Whether it’s cloud storage, software, or computing, more people and systems are making the switch to the cloud. But what exactly is the cloud and how secure is it?
In simplest terms, “the cloud” refers to any system of computer storage or processing performed over the Internet versus on a local hard drive. Most commonly, cloud-based systems use multiple computers and servers to perform tasks on-demand. The primary appeal of cloud-computing is to provide users with incredible resources while avoiding major upfront infrastructure costs.
When it comes to cloud storage, there are many popular services, which are quickly becoming household names, such as Dropbox, iCloud, and Mega. Many of these services come with an accompanying smart phone app, making accessing data even easier, especially while on the go.
There are several things you can do to make your data more secure. First of all, avoid password reuse. Many people use the same password for multiple accounts, which makes it easy for hackers to access all of your information after getting into only one of your accounts. The best passwords are often long phrases or sentences, which are easy to remember but difficult to hack. Be sure to use a great password and to enable two factor authentication, if available.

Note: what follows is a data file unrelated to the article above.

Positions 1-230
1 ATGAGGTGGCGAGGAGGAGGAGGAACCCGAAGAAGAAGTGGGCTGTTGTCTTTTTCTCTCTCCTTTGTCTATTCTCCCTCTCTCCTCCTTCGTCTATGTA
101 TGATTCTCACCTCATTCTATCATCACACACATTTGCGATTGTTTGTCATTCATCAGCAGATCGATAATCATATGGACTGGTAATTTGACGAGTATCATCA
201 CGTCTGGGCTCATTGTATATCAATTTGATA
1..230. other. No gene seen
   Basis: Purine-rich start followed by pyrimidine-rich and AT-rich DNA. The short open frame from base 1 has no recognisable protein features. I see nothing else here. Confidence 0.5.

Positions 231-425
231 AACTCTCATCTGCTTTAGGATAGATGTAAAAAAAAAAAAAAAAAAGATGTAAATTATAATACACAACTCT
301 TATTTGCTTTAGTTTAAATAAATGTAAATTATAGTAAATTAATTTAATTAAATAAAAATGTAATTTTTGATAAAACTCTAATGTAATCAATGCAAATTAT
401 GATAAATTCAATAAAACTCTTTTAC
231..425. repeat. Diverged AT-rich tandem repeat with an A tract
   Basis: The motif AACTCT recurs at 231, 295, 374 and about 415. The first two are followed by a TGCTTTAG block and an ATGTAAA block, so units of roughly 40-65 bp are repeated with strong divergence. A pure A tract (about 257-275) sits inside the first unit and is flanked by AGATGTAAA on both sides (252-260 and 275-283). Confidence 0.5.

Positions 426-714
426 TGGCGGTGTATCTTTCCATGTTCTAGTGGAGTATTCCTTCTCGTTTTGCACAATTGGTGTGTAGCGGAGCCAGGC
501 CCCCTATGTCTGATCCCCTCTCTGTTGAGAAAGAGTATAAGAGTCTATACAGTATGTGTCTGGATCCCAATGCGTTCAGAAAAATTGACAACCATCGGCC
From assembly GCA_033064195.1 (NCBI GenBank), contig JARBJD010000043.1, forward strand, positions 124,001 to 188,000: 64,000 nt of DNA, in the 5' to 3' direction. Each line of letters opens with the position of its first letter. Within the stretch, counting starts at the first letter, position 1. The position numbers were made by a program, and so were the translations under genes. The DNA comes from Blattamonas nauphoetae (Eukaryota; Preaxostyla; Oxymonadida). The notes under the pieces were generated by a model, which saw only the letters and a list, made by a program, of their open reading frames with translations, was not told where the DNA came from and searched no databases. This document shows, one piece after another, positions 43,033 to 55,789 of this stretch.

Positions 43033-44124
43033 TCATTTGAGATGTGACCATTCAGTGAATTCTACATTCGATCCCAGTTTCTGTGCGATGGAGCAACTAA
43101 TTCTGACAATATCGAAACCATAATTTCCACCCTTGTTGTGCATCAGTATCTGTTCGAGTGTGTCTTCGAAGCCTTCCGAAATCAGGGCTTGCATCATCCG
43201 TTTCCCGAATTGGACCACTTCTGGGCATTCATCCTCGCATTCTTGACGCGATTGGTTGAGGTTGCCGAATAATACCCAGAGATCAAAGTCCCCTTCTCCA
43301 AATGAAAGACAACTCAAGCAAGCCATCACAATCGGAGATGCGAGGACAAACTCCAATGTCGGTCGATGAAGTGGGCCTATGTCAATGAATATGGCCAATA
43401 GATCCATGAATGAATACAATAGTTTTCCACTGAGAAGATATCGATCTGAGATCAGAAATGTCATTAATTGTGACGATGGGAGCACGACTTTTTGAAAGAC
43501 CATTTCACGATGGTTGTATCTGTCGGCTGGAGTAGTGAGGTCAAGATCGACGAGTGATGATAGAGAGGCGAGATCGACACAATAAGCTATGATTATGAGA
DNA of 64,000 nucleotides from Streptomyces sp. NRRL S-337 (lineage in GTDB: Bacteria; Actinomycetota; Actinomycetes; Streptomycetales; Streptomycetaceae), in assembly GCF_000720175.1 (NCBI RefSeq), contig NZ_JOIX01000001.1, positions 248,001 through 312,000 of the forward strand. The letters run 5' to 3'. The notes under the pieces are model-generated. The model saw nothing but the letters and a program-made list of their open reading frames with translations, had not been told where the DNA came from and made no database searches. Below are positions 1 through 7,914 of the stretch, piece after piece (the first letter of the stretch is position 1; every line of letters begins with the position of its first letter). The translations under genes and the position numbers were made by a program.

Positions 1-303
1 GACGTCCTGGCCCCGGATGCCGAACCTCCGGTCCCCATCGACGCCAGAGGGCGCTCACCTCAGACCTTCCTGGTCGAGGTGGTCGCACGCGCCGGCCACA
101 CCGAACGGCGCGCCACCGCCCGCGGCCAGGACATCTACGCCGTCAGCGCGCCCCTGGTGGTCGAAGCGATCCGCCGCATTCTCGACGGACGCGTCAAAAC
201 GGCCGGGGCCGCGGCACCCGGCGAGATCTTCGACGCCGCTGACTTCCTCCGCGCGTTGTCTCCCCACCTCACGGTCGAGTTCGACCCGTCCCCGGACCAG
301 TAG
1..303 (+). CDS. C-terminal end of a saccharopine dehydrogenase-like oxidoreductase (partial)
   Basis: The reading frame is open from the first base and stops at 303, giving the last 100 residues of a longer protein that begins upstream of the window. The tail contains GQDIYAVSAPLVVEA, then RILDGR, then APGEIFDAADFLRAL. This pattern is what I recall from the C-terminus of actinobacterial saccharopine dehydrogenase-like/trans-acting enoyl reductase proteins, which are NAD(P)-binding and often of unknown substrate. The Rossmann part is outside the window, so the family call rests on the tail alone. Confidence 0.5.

Next, audit your connected devices. Remember the apps we spoke of a moment ago? Well your phone doesn’t have a fingerprint lock, password, or pattern, then anyone can easily access your data if they have your phone. These apps will also have security updates released periodically. Be sure to keep them up-to-date.
The final step is to make the files themselves more secure. In the off chance that someone hacks your account, it’s probably best to not have sensitive information stored in your cloud account. Social security numbers, bank statements, family records and more are better off stored and backed up locally than on the cloud.
While the cloud is overall very secure, remember that security always begins with you.